ATVA Blasts Cox Media’s Super Bowl Blackout History

(Image credit: ATVA)

WASHINGTON—The American Television Alliance (ATVA) is displeased that Cox Media Group has once again gone to what it believes is a staple of their playbook - threatening or withdrawing stations carrying the Super Bowl as part of retransmission negotiations.

Stations in 20 markets went dark on Feb. 2 as CMG and AT&T/DirecTV failed to reach a retransmission deal. Among the stations impacted are a few CBS affiliates, which means that unless a deal is struck before 6:30 p.m. ET on Feb. 7, DirecTV customers in those markets will not be able to watch Super Bowl LV.

ATVA supports AT&T’s claim that CMG is the one causing the blackout. However, for its part, CMG cites AT&T’s reluctance to accept its offers.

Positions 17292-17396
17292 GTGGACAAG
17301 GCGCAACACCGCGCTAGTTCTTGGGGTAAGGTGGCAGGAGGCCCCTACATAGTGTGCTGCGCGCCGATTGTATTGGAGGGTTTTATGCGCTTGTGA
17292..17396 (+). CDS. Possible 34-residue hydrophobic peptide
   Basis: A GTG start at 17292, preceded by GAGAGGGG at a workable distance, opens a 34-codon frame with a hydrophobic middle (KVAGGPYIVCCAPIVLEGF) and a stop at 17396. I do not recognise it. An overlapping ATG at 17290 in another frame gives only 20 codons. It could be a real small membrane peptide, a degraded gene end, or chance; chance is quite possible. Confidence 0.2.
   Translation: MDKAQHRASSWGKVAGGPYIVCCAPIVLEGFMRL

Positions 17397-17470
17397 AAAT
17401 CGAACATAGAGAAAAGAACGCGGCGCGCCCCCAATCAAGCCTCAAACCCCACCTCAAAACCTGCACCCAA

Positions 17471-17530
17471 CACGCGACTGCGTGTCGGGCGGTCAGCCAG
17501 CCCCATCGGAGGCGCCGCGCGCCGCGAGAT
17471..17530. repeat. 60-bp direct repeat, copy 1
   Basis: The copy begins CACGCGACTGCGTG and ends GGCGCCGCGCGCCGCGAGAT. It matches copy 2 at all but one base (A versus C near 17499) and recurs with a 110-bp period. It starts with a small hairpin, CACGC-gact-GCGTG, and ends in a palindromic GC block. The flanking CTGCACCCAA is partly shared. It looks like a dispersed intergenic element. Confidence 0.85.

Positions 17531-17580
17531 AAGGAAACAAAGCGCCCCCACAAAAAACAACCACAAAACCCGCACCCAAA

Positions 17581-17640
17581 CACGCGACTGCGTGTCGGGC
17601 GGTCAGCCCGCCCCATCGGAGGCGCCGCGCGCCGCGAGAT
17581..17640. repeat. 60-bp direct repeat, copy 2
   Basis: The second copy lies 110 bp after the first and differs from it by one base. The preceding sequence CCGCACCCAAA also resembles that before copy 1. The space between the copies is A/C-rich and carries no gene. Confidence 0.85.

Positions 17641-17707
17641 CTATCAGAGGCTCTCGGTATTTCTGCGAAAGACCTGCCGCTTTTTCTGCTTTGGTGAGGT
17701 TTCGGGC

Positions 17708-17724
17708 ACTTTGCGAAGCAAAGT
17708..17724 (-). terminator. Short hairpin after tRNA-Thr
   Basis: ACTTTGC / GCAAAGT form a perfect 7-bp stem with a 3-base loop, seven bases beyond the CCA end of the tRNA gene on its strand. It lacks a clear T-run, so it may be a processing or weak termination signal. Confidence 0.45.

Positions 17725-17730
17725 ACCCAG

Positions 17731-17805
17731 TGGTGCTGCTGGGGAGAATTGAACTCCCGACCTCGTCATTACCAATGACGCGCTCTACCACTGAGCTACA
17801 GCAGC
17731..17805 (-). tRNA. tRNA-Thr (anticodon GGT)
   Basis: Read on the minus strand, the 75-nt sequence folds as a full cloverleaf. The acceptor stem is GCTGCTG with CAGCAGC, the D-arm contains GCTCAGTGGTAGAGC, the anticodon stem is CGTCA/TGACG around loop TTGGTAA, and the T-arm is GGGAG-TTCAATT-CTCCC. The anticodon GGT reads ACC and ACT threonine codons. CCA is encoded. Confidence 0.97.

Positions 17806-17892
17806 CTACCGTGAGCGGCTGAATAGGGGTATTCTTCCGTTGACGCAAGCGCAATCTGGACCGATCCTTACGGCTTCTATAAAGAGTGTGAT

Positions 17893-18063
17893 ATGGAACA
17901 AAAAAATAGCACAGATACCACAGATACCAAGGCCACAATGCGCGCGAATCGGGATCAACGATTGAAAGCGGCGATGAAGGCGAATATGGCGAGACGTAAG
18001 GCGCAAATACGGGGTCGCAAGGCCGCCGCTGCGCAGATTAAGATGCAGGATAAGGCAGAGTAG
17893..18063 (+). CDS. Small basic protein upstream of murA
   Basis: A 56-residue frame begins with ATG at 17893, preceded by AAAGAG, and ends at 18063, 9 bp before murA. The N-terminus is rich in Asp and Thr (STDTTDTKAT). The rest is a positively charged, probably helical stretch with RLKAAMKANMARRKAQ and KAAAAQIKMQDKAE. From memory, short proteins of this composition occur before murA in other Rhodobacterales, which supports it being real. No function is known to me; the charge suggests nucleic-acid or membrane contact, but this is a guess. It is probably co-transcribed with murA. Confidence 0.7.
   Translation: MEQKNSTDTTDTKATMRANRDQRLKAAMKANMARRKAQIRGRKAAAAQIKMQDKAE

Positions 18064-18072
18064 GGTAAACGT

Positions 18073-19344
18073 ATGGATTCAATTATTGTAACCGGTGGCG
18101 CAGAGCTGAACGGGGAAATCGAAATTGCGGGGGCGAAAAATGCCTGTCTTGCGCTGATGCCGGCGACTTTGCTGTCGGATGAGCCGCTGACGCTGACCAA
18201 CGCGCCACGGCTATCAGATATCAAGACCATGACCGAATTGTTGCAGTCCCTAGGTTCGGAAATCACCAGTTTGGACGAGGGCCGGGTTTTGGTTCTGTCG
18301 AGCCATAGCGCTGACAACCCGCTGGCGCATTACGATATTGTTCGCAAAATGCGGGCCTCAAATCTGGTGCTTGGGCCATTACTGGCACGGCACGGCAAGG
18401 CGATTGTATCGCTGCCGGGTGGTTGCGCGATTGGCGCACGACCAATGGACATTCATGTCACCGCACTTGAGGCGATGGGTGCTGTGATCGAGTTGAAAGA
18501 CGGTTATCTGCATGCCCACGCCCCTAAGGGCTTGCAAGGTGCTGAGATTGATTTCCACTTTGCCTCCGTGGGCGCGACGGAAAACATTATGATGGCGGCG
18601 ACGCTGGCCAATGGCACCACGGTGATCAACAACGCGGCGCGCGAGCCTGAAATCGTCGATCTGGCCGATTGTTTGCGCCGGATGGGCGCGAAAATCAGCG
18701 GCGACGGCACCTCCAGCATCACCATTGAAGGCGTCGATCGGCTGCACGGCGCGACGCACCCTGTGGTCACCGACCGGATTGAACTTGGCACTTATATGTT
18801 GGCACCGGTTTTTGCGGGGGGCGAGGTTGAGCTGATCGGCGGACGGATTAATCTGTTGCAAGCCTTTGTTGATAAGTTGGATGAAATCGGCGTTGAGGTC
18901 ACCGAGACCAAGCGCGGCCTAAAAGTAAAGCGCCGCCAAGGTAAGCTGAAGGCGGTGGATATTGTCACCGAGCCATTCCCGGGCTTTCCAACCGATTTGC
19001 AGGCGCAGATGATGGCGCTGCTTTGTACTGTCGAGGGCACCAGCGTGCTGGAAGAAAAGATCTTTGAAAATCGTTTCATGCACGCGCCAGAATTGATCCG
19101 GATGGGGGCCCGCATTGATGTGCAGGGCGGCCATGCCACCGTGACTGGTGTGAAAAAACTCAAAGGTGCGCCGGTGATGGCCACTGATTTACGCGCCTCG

Per ATVA, this tactic is a familiar one for CMG, as it is reportedly the fifth time they have threatened or withdrawn stations that are broadcasting the Super Bowl. Past instances involved Charter Spectrum, Dish Network, Verizon Fios and CableOne, ATVA details.

“This latest contrived blackout holding such an important national event like the Super Bowl hostage demonstrates how broadcasters like Cox Media Group intentionally cause maximum disruption and harm for consumers in order to extract exorbitant fees,” said ATVA spokeswoman Jessica Kendust. “The price-gouging behavior of broadcasters like Cox has become increasingly shameless and exploitative and demands action from policymakers in Washington.”

Kendust says that there is a correlation between the rise in the number of broadcast blackouts in the past decade and the “more than seven-fold” increase in station fees. The number of blackouts have risen to new heights in the last couple of years, particularly, with 278 in 2019 and 342 in 2020, according to ATVA.

ATVA wants policymakers to update retransmission consent laws so as to prevent broadcastings from weaponizing stations licenses and government-granted exclusivities.